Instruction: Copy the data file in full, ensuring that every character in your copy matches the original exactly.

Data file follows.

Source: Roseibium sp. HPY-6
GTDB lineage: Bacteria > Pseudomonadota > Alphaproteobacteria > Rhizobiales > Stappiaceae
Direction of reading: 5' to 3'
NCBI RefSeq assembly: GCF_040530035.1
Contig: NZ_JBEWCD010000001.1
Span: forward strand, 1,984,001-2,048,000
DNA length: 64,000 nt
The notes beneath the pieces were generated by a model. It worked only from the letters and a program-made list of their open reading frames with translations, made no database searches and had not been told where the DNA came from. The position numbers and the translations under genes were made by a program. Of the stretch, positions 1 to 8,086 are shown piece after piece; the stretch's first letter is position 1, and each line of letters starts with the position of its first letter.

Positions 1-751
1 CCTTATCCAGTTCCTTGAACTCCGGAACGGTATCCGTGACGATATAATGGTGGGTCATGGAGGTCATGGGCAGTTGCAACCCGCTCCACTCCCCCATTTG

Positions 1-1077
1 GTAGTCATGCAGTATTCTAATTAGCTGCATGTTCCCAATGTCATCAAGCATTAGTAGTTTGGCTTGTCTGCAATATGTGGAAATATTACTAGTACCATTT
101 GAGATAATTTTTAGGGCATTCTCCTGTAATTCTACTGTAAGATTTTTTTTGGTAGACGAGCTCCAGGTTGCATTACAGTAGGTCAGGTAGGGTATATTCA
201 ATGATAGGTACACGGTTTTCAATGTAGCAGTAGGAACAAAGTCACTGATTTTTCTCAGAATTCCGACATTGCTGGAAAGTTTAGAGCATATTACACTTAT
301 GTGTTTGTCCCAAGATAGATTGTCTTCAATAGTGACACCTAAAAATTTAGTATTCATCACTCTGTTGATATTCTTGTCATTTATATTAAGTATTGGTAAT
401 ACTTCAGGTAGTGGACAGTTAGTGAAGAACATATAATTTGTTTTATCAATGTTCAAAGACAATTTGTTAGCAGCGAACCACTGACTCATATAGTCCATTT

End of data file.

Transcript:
Source: Roseibium sp. HPY-6
GTDB lineage: Bacteria > Pseudomonadota > Alphaproteobacteria > Rhizobiales > Stappiaceae
Direction of reading: 5' to 3'
NCBI RefSeq assembly: GCF_040530035.1
Contig: NZ_JBEWCD010000001.1
Span: forward strand, 1,984,001-2,048,000
DNA length: 64,000 nt
The notes beneath the pieces were generated by a model. It worked only from the letters and a program-made list of their open reading frames with translations, made no database searches and had not been told where the DNA came from. The position numbers and the translations under genes were made by a program. Of the stretch, positions 1 to 8,086 are shown piece after piece; the stretch's first letter is position 1, and each line of letters starts with the position of its first letter.

Positions 1-751
1 CCTTATCCAGTTCCTTGAACTCCGGAACGGTATCCGTGACGATATAATGGTGGGTCATGGAGGTCATGGGCAGTTGCAACCCGCTCCACTCCCCCATTTG

Positions 1-1077
1 GTAGTCATGCAGTATTCTAATTAGCTGCATGTTCCCAATGTCATCAAGCATTAGTAGTTTGGCTTGTCTGCAATATGTGGAAATATTACTAGTACCATTT
101 GAGATAATTTTTAGGGCATTCTCCTGTAATTCTACTGTAAGATTTTTTTTGGTAGACGAGCTCCAGGTTGCATTACAGTAGGTCAGGTAGGGTATATTCA
201 ATGATAGGTACACGGTTTTCAATGTAGCAGTAGGAACAAAGTCACTGATTTTTCTCAGAATTCCGACATTGCTGGAAAGTTTAGAGCATATTACACTTAT
301 GTGTTTGTCCCAAGATAGATTGTCTTCAATAGTGACACCTAAAAATTTAGTATTCATCACTCTGTTGATATTCTTGTCATTTATATTAAGTATTGGTAAT
401 ACTTCAGGTAGTGGACAGTTAGTGAAGAACATATAATTTGTTTTATCAATGTTCAAAGACAATTTGTTAGCAGCGAACCACTGACTCATATAGTCCATTT